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FAQs on Embezzlement in Virginia

In the wake of gift card returns, electronic payments and CCTVs, employers take acts of embezzlement very seriously.  Navigating the Virginia criminal justice system can be scary for anyone, but it can be especially overwhelming when it’s your first time and you’re facing an embezzlement charge.  Below are some common FAQs related to embezzlement in Virginia.

FAQ #1: What is embezzlement?  How is it different than larceny?

In the most simple of terms, embezzlement is taking money or something of value from an employer; whereas larceny is from a non-employer (friends, family, business, etc.).

FAQ #2: Does embezzlement involve only taking money out of the cash register?

While stealing money from your employee is embezzlement, so is giving store discounts or free gift cards to friends or others when the store does not permit those discounts.

FAQ #3: I was charged with embezzlement but I paid back all money.  Can I stay out of jail?  

First of all, paying back the money is an admission of guilt, which can have the potential of tying your attorney’s hands when it comes to negotiating with the prosecutor regarding an agreed sentence. Part of the negotiation is the strength of the prosecution’s case and you have just made the prosecution’s case stronger with your payment. However, if you have had no prior convictions, the guidelines may support no jail in this instance. Before you make any more missteps, hire an experienced criminal defense attorney now.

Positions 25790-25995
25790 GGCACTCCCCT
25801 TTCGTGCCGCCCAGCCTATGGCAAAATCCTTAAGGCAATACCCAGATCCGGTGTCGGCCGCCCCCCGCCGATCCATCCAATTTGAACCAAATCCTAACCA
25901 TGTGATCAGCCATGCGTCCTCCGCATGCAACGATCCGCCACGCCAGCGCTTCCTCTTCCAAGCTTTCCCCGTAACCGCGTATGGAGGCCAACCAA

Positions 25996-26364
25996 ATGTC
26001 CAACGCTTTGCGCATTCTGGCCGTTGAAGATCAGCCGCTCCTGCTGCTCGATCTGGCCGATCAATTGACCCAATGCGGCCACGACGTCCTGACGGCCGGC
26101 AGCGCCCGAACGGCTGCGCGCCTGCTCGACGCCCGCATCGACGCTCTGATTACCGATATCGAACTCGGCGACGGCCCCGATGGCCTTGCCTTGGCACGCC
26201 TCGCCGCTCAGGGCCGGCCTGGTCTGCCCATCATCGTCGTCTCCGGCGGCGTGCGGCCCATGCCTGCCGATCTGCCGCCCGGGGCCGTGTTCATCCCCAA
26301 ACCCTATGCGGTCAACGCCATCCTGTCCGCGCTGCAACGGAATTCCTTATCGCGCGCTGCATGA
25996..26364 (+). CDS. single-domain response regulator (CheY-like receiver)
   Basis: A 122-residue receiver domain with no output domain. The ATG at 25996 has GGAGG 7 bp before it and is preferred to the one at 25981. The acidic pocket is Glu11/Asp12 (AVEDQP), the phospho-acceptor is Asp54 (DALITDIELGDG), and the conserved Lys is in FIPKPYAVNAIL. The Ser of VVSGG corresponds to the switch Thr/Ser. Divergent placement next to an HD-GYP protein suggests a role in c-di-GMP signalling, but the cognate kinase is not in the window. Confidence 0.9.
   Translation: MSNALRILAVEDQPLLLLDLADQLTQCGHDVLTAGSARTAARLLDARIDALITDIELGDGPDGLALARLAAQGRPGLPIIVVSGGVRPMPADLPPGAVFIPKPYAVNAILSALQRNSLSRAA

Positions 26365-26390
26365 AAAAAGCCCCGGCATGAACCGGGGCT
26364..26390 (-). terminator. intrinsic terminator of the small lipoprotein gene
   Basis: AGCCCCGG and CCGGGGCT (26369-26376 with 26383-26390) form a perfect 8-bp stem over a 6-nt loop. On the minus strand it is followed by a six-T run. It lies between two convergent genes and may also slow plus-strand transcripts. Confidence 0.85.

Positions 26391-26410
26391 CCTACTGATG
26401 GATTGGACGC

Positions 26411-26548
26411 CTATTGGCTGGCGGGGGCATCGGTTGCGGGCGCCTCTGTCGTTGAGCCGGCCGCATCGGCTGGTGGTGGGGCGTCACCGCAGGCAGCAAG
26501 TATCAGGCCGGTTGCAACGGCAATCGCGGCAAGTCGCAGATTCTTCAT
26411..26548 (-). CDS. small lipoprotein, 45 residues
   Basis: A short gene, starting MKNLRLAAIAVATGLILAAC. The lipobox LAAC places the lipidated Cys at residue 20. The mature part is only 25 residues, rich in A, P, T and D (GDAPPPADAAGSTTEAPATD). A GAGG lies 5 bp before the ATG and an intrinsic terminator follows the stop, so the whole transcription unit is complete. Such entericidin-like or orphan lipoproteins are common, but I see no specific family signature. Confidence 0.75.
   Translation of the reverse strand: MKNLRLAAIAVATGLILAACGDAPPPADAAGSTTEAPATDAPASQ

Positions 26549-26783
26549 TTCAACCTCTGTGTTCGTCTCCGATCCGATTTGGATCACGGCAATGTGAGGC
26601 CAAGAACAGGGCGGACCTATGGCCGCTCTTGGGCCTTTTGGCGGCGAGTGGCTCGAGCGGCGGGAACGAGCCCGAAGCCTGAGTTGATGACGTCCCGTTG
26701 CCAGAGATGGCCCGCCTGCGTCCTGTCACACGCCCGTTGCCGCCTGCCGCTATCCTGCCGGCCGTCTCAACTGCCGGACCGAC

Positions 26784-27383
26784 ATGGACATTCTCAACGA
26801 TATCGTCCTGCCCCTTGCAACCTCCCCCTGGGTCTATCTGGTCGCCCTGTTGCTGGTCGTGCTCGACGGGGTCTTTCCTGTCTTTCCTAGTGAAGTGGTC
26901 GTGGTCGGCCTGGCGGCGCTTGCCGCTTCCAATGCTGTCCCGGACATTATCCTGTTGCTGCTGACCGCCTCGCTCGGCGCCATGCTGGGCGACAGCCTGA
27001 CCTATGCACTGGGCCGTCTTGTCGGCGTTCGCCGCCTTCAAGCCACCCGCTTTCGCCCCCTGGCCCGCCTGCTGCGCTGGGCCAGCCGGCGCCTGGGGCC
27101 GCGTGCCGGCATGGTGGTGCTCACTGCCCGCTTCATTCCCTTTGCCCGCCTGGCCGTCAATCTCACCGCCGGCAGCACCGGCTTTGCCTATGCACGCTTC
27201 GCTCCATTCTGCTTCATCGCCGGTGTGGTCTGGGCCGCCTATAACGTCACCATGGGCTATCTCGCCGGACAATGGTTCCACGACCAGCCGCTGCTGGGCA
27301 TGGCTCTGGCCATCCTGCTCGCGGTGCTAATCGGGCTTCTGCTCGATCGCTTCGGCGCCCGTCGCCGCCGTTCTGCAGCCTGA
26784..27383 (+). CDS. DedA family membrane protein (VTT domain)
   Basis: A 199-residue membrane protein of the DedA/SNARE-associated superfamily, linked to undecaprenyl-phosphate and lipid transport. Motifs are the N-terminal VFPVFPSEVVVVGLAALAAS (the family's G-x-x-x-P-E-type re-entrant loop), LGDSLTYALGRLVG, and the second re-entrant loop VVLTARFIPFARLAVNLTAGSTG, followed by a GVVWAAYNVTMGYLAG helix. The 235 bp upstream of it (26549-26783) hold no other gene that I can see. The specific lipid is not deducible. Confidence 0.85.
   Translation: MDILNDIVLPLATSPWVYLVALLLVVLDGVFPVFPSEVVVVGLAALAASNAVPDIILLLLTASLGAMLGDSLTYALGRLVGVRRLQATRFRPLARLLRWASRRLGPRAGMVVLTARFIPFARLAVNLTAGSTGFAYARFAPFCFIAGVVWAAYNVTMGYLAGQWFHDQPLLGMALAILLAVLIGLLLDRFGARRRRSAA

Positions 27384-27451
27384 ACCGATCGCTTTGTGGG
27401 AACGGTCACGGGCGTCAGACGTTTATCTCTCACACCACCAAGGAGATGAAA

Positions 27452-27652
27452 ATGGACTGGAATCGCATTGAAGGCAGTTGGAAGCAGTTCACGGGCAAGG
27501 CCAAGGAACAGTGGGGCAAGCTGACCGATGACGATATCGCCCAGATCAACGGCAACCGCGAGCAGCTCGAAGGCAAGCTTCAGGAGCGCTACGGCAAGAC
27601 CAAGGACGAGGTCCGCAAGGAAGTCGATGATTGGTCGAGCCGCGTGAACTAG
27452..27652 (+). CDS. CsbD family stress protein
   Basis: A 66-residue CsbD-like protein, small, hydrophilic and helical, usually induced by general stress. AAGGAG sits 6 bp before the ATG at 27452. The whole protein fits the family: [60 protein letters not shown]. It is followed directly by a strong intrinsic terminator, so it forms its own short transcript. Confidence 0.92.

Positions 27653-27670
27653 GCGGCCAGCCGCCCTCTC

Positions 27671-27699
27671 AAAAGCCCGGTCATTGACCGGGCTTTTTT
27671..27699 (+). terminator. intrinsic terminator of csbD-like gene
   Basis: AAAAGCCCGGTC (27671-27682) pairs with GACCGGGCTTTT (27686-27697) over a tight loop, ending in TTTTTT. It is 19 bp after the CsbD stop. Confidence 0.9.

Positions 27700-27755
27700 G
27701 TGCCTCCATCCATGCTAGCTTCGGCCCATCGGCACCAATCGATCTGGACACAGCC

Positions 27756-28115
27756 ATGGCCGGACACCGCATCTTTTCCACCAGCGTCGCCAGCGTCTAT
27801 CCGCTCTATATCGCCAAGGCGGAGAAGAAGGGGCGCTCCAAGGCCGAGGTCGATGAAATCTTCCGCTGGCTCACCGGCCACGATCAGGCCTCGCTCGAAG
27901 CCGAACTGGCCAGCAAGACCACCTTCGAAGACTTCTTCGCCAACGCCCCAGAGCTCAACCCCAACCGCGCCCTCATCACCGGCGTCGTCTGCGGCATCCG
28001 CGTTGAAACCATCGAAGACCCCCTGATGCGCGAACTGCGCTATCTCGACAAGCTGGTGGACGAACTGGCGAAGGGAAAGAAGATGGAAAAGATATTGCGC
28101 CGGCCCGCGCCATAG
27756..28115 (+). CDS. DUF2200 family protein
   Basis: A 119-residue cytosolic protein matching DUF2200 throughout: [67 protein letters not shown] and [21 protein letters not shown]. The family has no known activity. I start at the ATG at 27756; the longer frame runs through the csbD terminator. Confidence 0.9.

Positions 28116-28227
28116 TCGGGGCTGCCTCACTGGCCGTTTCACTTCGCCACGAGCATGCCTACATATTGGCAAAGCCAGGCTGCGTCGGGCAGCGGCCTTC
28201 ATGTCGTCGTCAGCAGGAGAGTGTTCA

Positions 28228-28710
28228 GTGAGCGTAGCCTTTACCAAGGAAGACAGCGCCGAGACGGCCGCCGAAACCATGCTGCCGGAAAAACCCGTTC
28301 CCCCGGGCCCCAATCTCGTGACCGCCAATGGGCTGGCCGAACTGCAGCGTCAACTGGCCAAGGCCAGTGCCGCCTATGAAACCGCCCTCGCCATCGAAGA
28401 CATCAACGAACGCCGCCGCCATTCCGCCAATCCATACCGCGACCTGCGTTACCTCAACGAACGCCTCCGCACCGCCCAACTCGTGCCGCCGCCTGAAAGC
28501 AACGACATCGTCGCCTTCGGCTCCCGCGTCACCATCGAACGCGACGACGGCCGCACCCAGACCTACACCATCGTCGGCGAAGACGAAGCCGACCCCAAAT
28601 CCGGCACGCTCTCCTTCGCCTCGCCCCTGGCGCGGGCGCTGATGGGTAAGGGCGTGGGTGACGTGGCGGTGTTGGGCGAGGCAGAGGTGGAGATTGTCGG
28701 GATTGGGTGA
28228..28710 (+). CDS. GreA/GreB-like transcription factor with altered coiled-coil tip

FAQ #4: My work caught me on camera stealing $300.  My manager told me to pay it back the same day or I will spend the night in jail, so I paid back the full amount.  Now I have been charged with embezzlement and people are tweeting that I shouldn’t have paid it back.  What do I do?

First, it is very important to retain an experienced local criminal defense lawyer immediately since paying back the money is an admission of guilt and felony embezzlement convictions have very dire consequences, including difficulty renting an apartment and finding employment.  Second, keep these matters off public forums and social media; no more tweets, Instagram posts, status updates, or texts.  This can be used as evidence by the prosecution.

FAQ #5: I work in a dentist’s office and was charged with embezzlement because I electronically transferred funds from the office account to my personal account.  Is this embezzlement and what is the maximum sentence?

Yes, this could be unclassified felony embezzlement, which carries a maximum sentence of 20 years in prison.

FAQ #6: I work in the County Treasurer’s Office taking payments for parking tickets.  I needed to pay my heating bill before it was cut off, so I borrowed some money from my cash drawer.  Before I could pay it back, my boss found out and said I will be charged with a special type of felony.  Is this true?

Yes, it is a class 4 felony for an employee of the Commonwealth to take public funds, which is punishable by up to 10 years in prison.  Hire an experienced criminal defense attorney right away!